Achieving global competitiveness and local poverty reduction? The tale of a public-private partnership for urban regeneration in Bangalore, India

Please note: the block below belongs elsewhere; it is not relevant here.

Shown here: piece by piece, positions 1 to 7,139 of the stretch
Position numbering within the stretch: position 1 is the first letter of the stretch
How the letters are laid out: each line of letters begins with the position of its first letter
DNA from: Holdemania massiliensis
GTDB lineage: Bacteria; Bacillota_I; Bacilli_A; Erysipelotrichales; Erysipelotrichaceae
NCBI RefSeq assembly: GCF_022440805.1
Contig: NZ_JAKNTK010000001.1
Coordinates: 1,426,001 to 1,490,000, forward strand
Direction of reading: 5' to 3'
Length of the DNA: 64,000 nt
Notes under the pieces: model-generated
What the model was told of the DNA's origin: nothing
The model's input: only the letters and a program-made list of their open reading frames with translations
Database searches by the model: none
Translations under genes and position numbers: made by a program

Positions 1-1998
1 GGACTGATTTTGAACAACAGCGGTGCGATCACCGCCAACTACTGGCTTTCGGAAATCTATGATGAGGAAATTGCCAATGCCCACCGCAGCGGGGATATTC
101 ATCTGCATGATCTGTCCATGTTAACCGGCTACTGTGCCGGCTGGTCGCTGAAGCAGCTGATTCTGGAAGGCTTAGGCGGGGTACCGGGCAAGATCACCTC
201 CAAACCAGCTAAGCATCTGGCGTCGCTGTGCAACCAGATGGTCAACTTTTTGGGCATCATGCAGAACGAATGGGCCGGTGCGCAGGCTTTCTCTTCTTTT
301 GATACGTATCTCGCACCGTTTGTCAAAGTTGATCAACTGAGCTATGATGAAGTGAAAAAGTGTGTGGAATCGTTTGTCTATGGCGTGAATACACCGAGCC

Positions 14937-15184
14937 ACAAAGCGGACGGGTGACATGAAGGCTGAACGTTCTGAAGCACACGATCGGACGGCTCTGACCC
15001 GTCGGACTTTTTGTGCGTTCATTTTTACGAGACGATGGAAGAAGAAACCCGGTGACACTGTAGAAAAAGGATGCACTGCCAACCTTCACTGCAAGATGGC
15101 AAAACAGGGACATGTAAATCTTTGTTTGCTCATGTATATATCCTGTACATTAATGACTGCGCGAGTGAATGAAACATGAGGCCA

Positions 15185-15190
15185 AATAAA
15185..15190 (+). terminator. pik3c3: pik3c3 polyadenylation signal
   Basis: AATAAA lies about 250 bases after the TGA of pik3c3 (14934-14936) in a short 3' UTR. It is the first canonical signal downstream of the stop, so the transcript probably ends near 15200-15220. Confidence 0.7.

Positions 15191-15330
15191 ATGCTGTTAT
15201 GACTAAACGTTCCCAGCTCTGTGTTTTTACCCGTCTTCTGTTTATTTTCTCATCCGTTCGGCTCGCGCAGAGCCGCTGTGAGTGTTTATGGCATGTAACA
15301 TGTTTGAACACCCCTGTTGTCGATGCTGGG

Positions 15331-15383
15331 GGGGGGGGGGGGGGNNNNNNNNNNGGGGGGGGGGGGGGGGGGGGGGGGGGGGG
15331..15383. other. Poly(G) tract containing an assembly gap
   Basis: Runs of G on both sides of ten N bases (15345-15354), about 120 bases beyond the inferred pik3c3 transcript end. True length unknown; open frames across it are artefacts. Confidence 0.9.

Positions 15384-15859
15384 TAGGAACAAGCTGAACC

This chapter explores how changing global economic and political forces drove the constitution of a public-private partnership arrangement for urban regeneration in Bangalore, India. In 1999, a new subnational Government was elected and was faced with failing infrastructure, low confidence in government, and rising poverty and inequality in the capital city, Bangalore. The demand for better infrastructure and governance reform from industry, particularly the powerful information technology sector, and the increasingly vocal middle classes, led to the constitution of a public-private partnership called the Bangalore Agenda Task Force (BATF) – a partnership between corporate agents and city Government officials. The chapter argues that through its discourse and projects the BATF focused on achieving global competitiveness that benefited the middle classes at the expense of poor groups, often living in ‘informal’ areas. This attempt to shape and integrate disparate segments of the professional and business classes, under the banner of urban regeneration and reform, garnered considerable opposition, which ultimately resulted in the partnership’s demise. Despite local contestations, the far-reaching influence of the BATF is revealed by the replication and scaling-up of several elements of its programs to 65 major cities across the country through a national infrastructure program called the Jawaharlal Nehru National Urban Renewal Mission.